We have to look at his years in Hope Christian Reformed Church from that viewpoint. If we do not, we shall fail to understand the unique place God gave him in the Church and the unique work he was called to do.
I have made these introductory remarks because the time has come to say something about the kind of man Rev. Ophoff was. I take on this part of the task with a great deal of hesitation. There are various reasons for this. I might, for example, mention the fact that I knew Rev. Ophoff personally only after I had begun my studies in the Seminary in the Fall of 1952. Prior to this I had seen him only from a very great distance. But Rev. Ophoff had been ordained over twenty-six years before this. He had changed in many respects, for change is foreign to no man, and with age comes a certain mellowing.
I might mention as reason for my hesitation that Rev. Ophoff had “warts.” I said, in the very beginning of this series, that the warts would have to be painted in the portrait. But can you appreciate the difficulty of this? When one is painting the portrait of one whom you deeply love, it is hard to force the hand to brush those warts in. Love would rather leave them out. But even this is not all. Can one ever really be sure that he gets the warts right? Can he be sure that they are not too large? or, too small? or, in the wrong place? or, of the wrong kind? That is, can one ever be sure he really knows someone else? Can this ever be true even of one whom we know most intimately? Can a husband ever be sure he really knows his wife? that if he were to describe her so that others would know what she is like, he would do it just right?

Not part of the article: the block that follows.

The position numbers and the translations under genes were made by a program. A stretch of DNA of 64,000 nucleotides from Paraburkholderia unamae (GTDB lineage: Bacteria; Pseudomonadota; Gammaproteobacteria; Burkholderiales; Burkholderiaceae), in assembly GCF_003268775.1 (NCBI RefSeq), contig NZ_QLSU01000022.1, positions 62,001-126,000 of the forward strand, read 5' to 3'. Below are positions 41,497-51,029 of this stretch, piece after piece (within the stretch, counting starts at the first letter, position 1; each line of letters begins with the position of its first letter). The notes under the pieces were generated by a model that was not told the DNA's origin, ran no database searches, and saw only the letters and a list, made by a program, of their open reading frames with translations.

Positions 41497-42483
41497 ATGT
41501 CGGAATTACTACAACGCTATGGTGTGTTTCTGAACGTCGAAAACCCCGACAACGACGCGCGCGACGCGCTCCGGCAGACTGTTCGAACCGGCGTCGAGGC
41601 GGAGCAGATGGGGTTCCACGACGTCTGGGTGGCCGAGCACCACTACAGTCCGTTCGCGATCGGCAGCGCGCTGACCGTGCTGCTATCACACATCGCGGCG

The task is really an impossible one, yet, an attempt has to be made. It has to be made because if our readers are to get to know this stalwart and courageous warrior in the battle of faith, they have got to know more than a vague and ill-defined skeleton. They have got to know a man of flesh and blood. And here is the difficult part. There are, I think, people who knew Rev. Ophoff better than I knew him, who knew him longer than I knew him, and who are going to say after this is all written: “This is not quite the Ophoff that I knew. He really wasn’t quite that way. He was somehow different from that.” And no doubt some will say that we do him injustice in these articles, while others will say that we give him more credit that he deserves.
But God used a particular kind of man for a particular work and a particular calling — a work and calling which could have been done by no other. We cannot see this in all its beauty as God shapes and molds, uses and works through human instruments; but what we can see we must acknowledge, for it is the work of our God to Whom belongs all our praise.
It would not be well, I think, to try to write one or two articles which are exclusively devoted to what may perhaps be called a character sketch. It is the preferable way to try, if that is possible, to let Rev. Ophoff’s character unfold bit by bit as the story goes on. But there must be some idea to begin with. And to that we turn in our next article.